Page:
Full TitleMetacure: Multi-arm Multi-modality Therapy for Very High Risk Localized and Low Volume Metastatic Prostatic Adenocarcinoma
Prostate cancer feeds on testosterone, the male hormone. The purpose of this study is to see if treatment with medications that reduce testosterone levels for a few months before surgery can, when used with each other and in combination with other therapies, completely eliminate visible prostate cancer from the body. The belief is that drugs that were developed to treat metastatic disease may be more effective when the tumor burden is low. Researchers will also look for biomarkers that predict how well a patient may respond to therapy, which will enable doctors to select the most appropriate treatments for patients in the future. This is the first clinical trial to assess such intensive hormonal therapy for prostate cancer in combination with multiple types of treatment with the goal of destroying all evidence of the cancer — not just extend survival.
The treatments in this study include a hormone injection given monthly or every three months, and the study drugs: abiraterone acetate, prednisone, and apalutamide. Radiotherapy will be recommended if a patient’s cancer has high-risk features when examined under the microscope after surgery. Researchers hope that combining the study drugs with surgery and radiation will get rid of the cancer and reduce prostate-specific antigen (PSA) to an undetectable level.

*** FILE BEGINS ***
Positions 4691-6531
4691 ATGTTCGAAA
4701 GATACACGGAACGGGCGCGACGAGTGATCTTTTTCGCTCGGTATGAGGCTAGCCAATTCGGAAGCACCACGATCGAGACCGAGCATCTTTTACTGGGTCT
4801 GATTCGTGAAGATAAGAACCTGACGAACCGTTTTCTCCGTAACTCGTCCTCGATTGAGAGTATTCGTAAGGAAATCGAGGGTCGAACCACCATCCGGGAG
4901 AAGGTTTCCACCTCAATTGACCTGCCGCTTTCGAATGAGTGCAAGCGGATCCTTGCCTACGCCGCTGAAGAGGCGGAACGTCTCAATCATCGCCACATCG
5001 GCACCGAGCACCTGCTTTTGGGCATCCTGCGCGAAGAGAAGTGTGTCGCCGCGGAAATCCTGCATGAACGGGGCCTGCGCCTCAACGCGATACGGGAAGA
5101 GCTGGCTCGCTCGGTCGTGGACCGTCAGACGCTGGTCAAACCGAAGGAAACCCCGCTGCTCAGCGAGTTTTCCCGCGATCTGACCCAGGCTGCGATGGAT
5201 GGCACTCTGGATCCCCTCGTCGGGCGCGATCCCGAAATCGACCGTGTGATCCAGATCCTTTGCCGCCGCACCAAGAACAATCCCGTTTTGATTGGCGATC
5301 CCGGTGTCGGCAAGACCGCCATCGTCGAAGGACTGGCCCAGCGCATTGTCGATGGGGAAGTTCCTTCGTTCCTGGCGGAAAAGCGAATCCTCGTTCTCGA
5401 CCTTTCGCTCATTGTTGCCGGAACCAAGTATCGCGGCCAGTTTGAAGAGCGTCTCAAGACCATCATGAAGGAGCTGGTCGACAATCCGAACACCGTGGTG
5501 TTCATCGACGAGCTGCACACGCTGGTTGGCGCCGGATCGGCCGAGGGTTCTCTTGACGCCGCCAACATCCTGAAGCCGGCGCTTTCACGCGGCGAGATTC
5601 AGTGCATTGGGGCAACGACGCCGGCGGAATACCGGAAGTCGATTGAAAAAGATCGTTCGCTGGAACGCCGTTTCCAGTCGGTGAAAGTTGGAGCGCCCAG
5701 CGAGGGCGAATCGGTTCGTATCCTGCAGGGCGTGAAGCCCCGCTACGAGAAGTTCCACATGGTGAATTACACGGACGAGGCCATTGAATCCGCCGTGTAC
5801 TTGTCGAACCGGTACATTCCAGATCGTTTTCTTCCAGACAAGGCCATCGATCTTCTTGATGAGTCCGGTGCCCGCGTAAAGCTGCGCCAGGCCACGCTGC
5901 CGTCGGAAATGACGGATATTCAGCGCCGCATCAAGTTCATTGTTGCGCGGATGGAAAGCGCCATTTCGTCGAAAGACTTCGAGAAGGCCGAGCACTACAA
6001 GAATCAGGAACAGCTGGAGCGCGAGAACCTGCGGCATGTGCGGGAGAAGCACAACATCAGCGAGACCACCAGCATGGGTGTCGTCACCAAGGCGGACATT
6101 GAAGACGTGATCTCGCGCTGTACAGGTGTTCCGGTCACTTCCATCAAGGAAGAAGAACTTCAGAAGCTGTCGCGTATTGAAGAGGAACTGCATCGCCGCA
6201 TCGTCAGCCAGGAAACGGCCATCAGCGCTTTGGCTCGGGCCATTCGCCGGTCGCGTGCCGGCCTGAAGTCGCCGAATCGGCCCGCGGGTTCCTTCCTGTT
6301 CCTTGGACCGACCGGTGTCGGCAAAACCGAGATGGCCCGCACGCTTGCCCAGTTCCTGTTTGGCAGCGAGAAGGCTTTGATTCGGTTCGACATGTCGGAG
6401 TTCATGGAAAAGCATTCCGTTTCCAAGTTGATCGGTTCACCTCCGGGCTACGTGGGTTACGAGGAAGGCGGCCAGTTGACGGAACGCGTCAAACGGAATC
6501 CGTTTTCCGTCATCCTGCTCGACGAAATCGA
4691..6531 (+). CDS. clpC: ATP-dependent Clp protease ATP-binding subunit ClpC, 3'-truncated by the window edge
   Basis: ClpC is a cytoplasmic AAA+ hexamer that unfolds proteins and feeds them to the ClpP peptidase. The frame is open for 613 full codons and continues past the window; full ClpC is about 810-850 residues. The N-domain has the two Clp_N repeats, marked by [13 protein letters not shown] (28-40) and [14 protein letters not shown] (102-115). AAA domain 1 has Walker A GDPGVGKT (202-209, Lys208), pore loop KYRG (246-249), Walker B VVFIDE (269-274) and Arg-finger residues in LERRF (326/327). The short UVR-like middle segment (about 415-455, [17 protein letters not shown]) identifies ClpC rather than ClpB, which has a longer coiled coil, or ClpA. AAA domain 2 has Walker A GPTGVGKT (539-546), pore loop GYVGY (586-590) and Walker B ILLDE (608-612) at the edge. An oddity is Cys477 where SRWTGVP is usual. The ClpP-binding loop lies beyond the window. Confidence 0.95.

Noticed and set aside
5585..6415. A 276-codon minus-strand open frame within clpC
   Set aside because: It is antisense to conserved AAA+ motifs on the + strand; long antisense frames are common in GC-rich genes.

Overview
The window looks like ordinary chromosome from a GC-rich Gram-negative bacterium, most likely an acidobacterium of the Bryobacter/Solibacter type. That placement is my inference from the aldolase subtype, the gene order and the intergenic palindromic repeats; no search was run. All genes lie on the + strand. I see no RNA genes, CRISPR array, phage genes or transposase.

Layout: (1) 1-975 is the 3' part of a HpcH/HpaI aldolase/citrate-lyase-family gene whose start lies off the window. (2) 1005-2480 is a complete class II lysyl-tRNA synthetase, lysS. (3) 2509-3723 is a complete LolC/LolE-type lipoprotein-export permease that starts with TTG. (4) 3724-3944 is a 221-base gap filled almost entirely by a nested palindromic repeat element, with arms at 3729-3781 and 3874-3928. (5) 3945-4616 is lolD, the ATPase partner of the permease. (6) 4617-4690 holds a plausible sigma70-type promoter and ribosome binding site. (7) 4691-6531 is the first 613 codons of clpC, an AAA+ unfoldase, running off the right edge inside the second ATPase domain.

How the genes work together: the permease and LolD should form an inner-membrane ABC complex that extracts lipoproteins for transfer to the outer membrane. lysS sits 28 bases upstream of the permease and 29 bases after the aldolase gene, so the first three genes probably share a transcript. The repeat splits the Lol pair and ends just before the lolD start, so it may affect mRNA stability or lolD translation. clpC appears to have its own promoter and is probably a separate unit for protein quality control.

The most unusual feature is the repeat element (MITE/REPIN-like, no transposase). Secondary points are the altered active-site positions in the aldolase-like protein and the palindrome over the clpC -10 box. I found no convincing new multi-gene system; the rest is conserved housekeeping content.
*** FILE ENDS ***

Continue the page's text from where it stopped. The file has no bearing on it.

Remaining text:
This study includes three groups: men with prostate cancer that has a high risk of returning after surgery or radiation therapy (group A); prostate cancer that spread to some other parts of the body at the time of diagnosis (B); and prostate cancer that started to spread a little in men who already had surgery to remove the prostate (C). For each group, the study drugs will be combined with other standard treatments for that type of cancer (surgery, stereotactic body radiotherapy, or both).
Patients in this study will be randomly assigned to receive apalutamide alone, or apalutamide plus abiraterone acetate and prednisone. Apalutamide is used to treat non-metastatic castration-resistant prostate cancer and is considered investigational in this study. Abiraterone acetate plus prednisone is used to treat prostate cancer but is not usually given with apalutamide. All three drugs are taken orally (by mouth).
To be eligible for this study, patients must meet several criteria, including but not limited to the following:
- Patients must have prostate cancer that is confined to the prostate or has just begun to spread and is considered to have a very high risk of returning after initial treatment.
- Patients may not have received prior treatment for prostate cancer, with the exception of prostate removal surgery in group C. Up to two months of previous hormonal therapy may be permitted.
- Patients must have a blood testosterone level of 150 ng/dL or greater.
- Patients must be physically well enough that they are fully ambulatory, capable of all self care, and are capable of all but physically strenuous activities. As an example, patients must be well enough that they would be able to carry out office work or light housework.
- This study is for men age 18 and older.
For more information and to inquire about eligibility for this study, please contact Dr. Howard Scher at 646-422-4323.